Conniption Ale

November 26, 2013 at 10:00 am

A few weeks ago I had what likely will be my last brew day of the year, a double batch brew day of two different styles of Belgians, the Golden and Dark Strong Ale.  I love both styles and needed some beers that would do well with some extending aging as I work through my existing backlog of beers.  I was also thinking about the versatility of the Belgian Styles and how it would be cool to have two different style beers that were similar yet completely different.

I decided that the similarities would include the same yeast strain, Wyeast Farmhouse Ale, which is described as producing complex esters balanced with earthy/spicy notes with a slightly tart, dry and peppery finish and final gravities in the range of  1.075 to 1.085.  The differences in the two beers would include the color, hop assertiveness and flavor profiles, grain bills, and mouthfeel of the final beers.

I kept the Golden Ale recipe extremely simple using only Pislner Malt with a touch of Turbinado sugar to help dry it out. For this beer I wanted to emphasis the hops and the interplay between them and the Belgian yeast flavors. This is in contrast to the large amounts of specialty grains I used in the Dark Strong which I intend to be a more of a malt focused beer.

I also really wanted to use some of the new hop strains I got from HopDirects 2013 harvest. One of which was Challenger, which I have used sparingly in the past with good results. I wanted to use a decent amount of them to get acquainted with their smooth floral and subtle spice flavors, these hops are known for.  I thought any mild citrus flavors from the Challengers could be bolstered with some Citra and Cascade late addition hops.

Im looking forward to seeing how this beer as long as the Dark Strong Ale, which I will be posting the recipe for shortly, turn out over time.  Both styles should age gracefully however Ill be watching the hoppier Golden Strong Ale closely to make sure and drink it before the subtle hop flavors begin to fade.  Having two Belgians, one that emphasizes the hop and yeast dynamics and another that focuses on the malt and yeast interplay should provide for some interesting drinking in the upcoming months.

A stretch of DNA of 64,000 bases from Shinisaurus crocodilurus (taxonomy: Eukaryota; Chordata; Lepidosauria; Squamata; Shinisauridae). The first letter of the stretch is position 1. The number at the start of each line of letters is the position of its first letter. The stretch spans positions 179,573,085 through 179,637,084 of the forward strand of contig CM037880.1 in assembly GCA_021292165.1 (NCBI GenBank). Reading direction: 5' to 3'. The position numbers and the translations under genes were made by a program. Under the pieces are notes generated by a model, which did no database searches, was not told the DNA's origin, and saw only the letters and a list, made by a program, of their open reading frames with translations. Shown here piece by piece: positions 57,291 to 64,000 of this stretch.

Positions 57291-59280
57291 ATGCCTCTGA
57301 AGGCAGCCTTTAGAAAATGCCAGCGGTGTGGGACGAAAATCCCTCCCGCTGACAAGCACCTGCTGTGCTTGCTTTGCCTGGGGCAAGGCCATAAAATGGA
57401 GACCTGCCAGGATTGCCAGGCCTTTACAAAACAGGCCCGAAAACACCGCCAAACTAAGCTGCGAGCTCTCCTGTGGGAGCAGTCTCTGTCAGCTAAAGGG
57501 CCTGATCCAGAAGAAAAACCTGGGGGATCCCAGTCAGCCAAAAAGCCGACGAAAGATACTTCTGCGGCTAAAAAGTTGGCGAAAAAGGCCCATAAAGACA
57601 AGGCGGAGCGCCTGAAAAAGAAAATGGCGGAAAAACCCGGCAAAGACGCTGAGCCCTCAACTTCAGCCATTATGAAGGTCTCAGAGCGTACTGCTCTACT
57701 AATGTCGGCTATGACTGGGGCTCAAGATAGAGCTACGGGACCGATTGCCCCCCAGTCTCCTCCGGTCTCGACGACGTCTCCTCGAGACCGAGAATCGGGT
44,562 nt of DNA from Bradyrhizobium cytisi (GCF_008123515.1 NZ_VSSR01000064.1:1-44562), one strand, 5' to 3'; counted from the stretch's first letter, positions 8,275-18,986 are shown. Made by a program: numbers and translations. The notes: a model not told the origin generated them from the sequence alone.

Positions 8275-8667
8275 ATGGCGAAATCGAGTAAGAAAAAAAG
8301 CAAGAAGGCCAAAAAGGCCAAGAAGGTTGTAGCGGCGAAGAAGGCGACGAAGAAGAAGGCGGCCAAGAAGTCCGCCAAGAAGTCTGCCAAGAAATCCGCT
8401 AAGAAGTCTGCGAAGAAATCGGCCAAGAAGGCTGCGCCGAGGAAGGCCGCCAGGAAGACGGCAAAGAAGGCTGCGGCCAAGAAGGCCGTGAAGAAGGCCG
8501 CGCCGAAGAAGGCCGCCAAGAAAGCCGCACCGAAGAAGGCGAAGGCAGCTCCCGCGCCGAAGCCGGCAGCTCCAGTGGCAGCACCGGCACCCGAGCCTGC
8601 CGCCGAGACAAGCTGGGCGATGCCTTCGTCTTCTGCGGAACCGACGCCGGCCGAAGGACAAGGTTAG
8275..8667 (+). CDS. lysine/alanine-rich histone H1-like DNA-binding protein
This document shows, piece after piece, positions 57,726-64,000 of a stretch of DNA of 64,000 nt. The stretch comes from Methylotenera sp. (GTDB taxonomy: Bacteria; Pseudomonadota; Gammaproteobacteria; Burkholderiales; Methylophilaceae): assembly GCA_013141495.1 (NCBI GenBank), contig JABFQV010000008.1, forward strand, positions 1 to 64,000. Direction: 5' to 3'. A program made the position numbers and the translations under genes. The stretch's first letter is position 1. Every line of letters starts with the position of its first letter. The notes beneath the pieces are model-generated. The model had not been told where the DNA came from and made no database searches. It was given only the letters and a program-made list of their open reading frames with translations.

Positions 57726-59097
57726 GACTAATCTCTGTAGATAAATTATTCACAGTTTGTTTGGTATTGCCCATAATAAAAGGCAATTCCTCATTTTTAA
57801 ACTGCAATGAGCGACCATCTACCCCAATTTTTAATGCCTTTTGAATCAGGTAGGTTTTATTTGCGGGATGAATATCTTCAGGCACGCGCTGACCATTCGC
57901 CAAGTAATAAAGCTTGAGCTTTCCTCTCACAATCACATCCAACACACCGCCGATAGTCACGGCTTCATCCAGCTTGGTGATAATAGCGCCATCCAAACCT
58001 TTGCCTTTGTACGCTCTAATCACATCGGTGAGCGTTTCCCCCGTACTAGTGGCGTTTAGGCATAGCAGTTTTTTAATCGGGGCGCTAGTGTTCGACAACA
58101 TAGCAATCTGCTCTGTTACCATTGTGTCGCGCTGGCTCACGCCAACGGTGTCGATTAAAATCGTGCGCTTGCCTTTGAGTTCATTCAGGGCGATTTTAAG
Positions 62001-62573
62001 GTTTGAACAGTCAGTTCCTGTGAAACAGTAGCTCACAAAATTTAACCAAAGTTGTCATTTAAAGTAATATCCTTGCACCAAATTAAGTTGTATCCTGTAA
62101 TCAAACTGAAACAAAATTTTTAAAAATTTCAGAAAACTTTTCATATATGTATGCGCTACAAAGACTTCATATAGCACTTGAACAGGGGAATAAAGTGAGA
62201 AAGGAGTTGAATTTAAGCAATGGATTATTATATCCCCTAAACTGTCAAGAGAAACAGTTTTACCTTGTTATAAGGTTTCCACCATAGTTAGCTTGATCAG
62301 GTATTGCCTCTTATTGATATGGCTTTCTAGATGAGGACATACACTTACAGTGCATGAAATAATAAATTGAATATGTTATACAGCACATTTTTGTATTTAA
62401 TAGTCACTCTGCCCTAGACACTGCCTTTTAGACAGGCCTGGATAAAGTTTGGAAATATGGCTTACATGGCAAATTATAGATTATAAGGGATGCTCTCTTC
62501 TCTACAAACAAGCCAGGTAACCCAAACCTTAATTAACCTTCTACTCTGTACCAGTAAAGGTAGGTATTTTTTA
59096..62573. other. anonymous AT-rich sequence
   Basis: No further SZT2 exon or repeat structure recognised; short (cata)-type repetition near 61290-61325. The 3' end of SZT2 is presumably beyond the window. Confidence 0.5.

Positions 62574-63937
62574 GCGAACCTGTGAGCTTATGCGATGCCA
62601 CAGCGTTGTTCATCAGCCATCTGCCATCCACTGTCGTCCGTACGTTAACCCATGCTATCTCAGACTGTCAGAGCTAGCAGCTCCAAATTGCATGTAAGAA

Conniption Ale

Batch Size: 10.5 Gallons

Original Gravity: 1.084
Est. Final Gravity: 1.014
ABV: 9.3%
IBU: 30.1
Color: 5.4 SRM
Boil Time: 60 Min

93.1% Pilsner Malt
6.9% Turbinado Sugar

2 Oz Challenger (6.3% AA) at 60 min
1 Oz Challenger (6.3% AA) at 20 min
1 Tbsp Irish Moss at 15 min
1 Oz Cascade (8.5% AA) at 5 min
1 Oz Citra (12.9% AA) at 0 min

3 L Starter Wyeast 3726 PC Farmhouse Ale

60 minutes at 151F (Saccharification Rest)

photo (1)

Bier de Garde Tasting Notes

September 10, 2013 at 10:02 pm

Bier de Garde1

Bier de Garde Tasting Notes:

Appearance: Pours from  the bottle with a deep orange borderline brown color. A long lasting, thin crystalline white head percolates on top.

Smell: Tantalizingly sweet, aromas of Belgian candi sugar, carmel, and toffee are present.

Taste: Begins with a thin carbonated sip and as it progresses through the palette becomes thicker, chewier and maltier.  Leaves with a feeling of warming alcohol and rich belgian sugar and carmel notes.  Finishes dry with a bite.

Mouthfeel: Good carbonation, sweet and malty.

Drinkability & Notes: This beer is big and strong with plenty of complex flavors to hold its own.  The belgian grains and kettle caramelization really put this beer into the next level with the breadth of flavors they add contribute.  Deep flavors of carmel and sweetness really jump out of the glass in this one, and to be honest drinking it really gets me excited for the fall.

On a side note, I also added a heaping portion of bourbon soaked oak cubes to the other half  for an extended age, that to be honest is going to really test my patience in order to give it the time it needs.